You know what I would love to see? These two men go door-knocking together in support of the levy. It’s a naïve wish, perhaps, but these two men really do need each other. It will be hard to put a positive spin on Gronseth’s stint as Superintendent if the levy fails, and Welty has said quite clearly that his job will be a miserable one if he’s on a Board that has to make deep cuts.

There are risks for each of them. Gronseth has to admit that not everything is quite right, and while he’s done a good job of inviting citizens to learn about the levy and made himself available to speak to groups, this is a rather self-selecting approach; he’d have to go out there and meet face-to-face with people who do not like what he stands for. Welty might alienate his old Let Duluth Vote base, which includes (though is necessarily not limited to) a bunch of people who hate the notion of working with the Board so recently after the Red Plan was rammed through.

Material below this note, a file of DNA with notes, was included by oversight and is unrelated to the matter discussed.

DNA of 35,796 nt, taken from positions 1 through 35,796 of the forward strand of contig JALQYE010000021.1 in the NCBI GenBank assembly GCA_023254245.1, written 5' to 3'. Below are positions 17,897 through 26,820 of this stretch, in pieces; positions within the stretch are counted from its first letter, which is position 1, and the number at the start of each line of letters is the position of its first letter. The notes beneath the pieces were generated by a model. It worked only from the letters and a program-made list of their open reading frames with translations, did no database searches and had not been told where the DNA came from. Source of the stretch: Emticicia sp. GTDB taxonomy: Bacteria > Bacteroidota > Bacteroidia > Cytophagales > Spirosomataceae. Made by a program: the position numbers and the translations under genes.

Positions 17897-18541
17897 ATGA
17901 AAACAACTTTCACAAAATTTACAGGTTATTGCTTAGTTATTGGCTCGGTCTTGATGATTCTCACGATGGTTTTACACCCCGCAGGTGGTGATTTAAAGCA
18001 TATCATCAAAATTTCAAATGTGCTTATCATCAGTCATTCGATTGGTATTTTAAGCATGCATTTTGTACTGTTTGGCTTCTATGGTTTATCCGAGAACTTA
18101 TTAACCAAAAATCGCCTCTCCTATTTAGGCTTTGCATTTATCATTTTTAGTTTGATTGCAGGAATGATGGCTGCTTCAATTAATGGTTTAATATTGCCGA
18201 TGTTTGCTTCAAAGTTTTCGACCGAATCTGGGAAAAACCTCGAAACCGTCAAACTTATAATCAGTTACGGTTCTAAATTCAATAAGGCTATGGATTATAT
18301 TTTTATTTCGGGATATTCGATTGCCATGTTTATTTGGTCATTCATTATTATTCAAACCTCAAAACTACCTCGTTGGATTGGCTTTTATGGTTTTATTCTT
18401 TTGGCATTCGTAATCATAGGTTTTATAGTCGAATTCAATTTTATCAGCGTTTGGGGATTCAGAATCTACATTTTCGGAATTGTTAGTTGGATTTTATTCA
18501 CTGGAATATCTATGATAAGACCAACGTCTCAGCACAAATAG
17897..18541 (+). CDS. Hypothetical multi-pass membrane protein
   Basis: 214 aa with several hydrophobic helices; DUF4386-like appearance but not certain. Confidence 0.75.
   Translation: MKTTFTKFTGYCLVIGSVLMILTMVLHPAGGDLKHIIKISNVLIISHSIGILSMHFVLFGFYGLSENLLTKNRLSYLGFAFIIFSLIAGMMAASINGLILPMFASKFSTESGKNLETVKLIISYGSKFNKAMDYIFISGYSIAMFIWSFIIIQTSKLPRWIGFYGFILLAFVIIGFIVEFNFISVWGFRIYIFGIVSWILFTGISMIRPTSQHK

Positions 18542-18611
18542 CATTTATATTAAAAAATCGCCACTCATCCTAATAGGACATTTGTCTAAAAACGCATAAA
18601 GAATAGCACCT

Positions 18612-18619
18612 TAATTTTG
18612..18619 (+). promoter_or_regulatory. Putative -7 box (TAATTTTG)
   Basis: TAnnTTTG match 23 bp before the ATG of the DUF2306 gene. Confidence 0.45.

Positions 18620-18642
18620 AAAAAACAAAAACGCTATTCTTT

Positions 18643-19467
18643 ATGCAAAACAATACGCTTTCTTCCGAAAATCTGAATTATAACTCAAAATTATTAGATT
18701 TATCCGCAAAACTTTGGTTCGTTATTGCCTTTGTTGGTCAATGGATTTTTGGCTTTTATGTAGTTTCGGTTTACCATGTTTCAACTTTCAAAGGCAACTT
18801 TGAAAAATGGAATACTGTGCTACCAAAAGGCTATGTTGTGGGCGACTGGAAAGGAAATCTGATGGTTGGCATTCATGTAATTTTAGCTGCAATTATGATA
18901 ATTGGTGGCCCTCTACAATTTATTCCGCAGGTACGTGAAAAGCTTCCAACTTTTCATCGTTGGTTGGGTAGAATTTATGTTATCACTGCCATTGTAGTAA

Still, if we take both men at their word (and I do), the risks are worth the potential rewards. Gronseth could prove he believes in community engagement in the fullest sense of the term, not just inside a pro-education echo chamber. Welty would show just how much he believes the good of the schools transcends any past divisions, even if it comes at some risk for his political career.